This painting of haunting beauty, dating from the summer of 1901, stands at the very axis of Klimt's modernism. Each summer after 1899 Gustav Klimt would join the exodus out of Vienna into the countryside, where he painted some of his most accomplished and atmospheric early landscapes (figs. 1 & 2). This tranquil holiday was particularly needed in 1901 after the storm whipped up by his painting Medicine when it was displayed at the Xth Secession Exhibition that spring. He spent the month of August with the Flöge family in Litzlberg, on the Attersee. Klimt was close friends with the Flöges, Helene having been married to the painter's late brother Ernst and Emilie being his closest confidante and a great supporter of his work. Klimt used these rural retreats to recover from the travails of complex and demanding commissions, and to rebuild his strength, rowing and rambling amidst the woods and by the lakeshore, absorbing the Attersee into his art. Whilst on holiday in 1901 Klimt embarked on Seeufer mit Birken. This remarkable landscape is rooted in the natural world yet simultaneously reaches towards the symbolic, decorative avant-garde. It is this synthesis of natural beauty and harmonious regularity which lends the work its ethereal quality.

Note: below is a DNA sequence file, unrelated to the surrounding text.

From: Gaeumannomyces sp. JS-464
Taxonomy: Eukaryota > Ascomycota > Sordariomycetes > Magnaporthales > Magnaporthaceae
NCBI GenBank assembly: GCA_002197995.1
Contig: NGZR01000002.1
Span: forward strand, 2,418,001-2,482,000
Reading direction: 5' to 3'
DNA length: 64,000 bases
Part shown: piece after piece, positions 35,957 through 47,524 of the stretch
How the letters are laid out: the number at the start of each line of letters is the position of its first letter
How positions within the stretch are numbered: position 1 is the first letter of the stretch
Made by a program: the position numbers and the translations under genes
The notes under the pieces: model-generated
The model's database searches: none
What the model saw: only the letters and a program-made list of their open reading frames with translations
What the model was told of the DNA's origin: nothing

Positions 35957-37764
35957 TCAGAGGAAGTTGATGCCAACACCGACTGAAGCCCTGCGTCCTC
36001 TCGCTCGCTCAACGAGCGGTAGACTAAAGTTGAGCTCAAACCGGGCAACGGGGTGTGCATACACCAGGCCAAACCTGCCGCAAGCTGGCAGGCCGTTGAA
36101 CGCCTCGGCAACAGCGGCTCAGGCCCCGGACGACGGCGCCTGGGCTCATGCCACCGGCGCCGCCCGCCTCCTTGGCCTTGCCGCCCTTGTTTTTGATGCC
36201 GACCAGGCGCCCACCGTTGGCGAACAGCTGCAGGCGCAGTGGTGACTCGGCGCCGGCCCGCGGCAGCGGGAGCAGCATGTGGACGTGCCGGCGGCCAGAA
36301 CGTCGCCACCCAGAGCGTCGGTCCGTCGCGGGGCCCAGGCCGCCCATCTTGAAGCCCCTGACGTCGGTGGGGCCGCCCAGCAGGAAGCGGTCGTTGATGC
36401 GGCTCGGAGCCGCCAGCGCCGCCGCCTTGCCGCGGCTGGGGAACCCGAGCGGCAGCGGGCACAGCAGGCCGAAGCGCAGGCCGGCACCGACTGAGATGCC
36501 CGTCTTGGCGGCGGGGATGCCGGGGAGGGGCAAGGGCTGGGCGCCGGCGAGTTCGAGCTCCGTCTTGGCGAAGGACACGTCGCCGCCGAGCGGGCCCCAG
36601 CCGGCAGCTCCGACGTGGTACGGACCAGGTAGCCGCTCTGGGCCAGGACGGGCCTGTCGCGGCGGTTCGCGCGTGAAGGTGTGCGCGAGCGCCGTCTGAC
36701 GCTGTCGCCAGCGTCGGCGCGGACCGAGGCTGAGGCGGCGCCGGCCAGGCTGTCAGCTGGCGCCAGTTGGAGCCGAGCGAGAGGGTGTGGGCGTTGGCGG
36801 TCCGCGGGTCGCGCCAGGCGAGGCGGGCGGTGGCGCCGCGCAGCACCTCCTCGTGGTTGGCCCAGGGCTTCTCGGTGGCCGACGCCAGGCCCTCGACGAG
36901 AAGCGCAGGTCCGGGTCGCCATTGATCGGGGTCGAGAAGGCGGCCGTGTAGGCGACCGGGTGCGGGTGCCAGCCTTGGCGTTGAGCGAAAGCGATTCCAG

Klimt's faithfulness to the landscape was evident in his employment of the en plein air method, pioneered by the Impressionists. Klimt was observed whilst at work by a fellow visitor to the Attersee: 'Once during a period of bad weather and cold, when it was gloomy and rainy, we went out walking on the empty road. In Litzlberg – the place that lies next to the Kammer – sat a man at an easel before a large field. In spite of the drizzle and cold, he sat there and painted an apple tree with photographic sharpness. As we came nearer, he said not a friendly word, but remained absorbed in sullen silence' (Irene Hölzer-Weineck in Inselträume: Teschner, Klimt & Flöge am Attersee (exhibition catalogue), Villa Paulick, Seewalchen am Attersee, 1888, p. 9). However as Johannes Dobai explains: 'Klimt, unlike the Impressionists, was not fascinated by a form of art which represented, ultimately, the perfection of naturalism, and hence the artistic apogee of an empirically positivist view of the world. Instead Klimt's inner passion was for making his understanding more real – focusing on what constituted the essence of things behind their mere physical appearance... during 1900-1901 Klimt 'took on the Attersee' as his basic subject...The development of his treatment of the picture surface reveals that Klimt must have been well acquainted with the techniques of Impressionism and Pointillism, although he did not set pure colours next to one another. He graded his colours in a way which bears comparison to Monet and Seurat, although his – Klimt's – work is more refined... the artist wished to create a "mood" painting' (J. Dobai, Gustav Klimt, Landscapes, London, 1988, pp. 12-15).